Mark Morris Premieres a Dance More Major Than ‘Minor’

Tuesday’s program closed with a robust dance from Morris’s earliest days: “Castor and Pollux” (1980), staged by Tina Fehlandt, a founding member of the company, and set to a score by the experimental composer Harry Partch, whose handmade instruments create a curious percussive world. Morris has always been open to unusual sounds and fell in love with Partch as a teenager, when “Castor and Pollux” was included as a bonus record on an album he bought. “The sound of his music, played on homemade instruments — gongs and plucked strings — made perfect sense to me,” Morris writes in his memoir.

The sight of eight dancers twisting and hopping through Morris’s winding circles makes perfect sense today, too. “Castor and Pollux” is ferocious, raw yet precise and in possession of an unquenchable wildness. The dreamlike Karlie Budge, who gives off an otherworldly aura here and elsewhere this Morris season, opens the dance with grounded feet and thighs. As she rounds her arms, she uses the weight of her body to absorb the floor and, in turn, create buoyancy.

As the others join in, there is a floppy spring to how the choreography guides them backward and forward; their feet, neither pointed nor flexed, produce rhythms and changes of directions in turns within larger moving circles. In the final, breathtaking pose — after the dancers run with zeal, twisting to the floor and popping back up — they stand, planting their feet wide apart like warriors. You can see there the skeleton of Morris’s “Grand Duo.” To have been able to watch them back to back would have been heaven.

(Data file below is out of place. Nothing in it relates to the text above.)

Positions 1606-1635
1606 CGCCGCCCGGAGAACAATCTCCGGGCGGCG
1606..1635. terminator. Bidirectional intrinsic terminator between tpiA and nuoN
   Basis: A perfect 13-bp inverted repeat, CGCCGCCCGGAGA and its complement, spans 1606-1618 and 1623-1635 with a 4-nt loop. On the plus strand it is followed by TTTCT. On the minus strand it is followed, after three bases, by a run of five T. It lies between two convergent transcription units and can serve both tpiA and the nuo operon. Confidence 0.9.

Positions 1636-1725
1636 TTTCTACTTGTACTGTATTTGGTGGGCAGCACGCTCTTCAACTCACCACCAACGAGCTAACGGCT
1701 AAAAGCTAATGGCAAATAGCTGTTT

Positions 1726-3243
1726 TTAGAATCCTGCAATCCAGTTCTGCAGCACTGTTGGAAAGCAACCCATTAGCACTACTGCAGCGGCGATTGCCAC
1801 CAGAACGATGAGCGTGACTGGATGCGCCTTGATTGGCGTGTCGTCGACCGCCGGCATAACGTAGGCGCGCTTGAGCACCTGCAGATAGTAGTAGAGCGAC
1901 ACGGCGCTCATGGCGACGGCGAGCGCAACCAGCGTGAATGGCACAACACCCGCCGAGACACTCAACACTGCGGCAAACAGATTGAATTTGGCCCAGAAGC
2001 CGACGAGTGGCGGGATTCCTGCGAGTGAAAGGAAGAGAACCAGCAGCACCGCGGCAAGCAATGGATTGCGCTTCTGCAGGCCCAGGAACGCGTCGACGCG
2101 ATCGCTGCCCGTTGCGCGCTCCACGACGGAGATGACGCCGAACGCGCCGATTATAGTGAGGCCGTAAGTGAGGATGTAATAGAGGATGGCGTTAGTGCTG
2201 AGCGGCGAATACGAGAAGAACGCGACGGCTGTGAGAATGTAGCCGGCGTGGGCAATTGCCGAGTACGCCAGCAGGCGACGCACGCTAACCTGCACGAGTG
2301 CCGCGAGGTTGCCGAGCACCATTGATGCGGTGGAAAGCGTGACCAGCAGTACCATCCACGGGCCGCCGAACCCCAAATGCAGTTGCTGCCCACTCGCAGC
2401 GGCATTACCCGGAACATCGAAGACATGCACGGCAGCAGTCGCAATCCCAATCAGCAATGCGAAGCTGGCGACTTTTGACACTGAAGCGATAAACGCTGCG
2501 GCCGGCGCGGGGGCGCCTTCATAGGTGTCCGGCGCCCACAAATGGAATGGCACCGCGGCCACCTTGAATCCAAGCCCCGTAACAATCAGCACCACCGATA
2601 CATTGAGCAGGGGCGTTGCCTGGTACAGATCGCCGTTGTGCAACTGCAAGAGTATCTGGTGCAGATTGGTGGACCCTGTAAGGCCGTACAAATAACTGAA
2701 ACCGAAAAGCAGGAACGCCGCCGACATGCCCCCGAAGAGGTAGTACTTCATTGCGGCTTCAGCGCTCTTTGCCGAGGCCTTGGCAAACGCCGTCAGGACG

The program started out more sleepily, with the stage premiere of “Tempus Perfectum,” set to Brahms’s 16 Waltzes (Op. 39) and created for a pandemic-era livestream in 2021. Now this was a minor dance, with echoes of social distancing in its spacing and repetition; the dancers, copping a childlike quality, brought an atmosphere more sentimental than innocent.

Both Joyce programs, no matter their rewards, included one dance too many — which, for all the live music, a Morris mandate, and articulate dancing, revealed a choreographic sameness. Two of the run’s most distinct works were set to recorded music; in the Partch, it couldn’t be helped, and the same was true of “A Wooden Tree,” an odd and winning work accompanied by the words and music of Ivor Cutler, the Scottish composer, humorist and poet.

In that work’s 14 songs, Morris weaves his gestural, nuanced choreography into the narrative with a sleek deftness that embellishes the humor of the lyrics without coming on too strong. It could become overly silly, but he plays it straight, pulling out of both the music and the dance something that can be elusive in performance: whimsy. He trusts the body to tell the stories, and there is nothing wooden about it.

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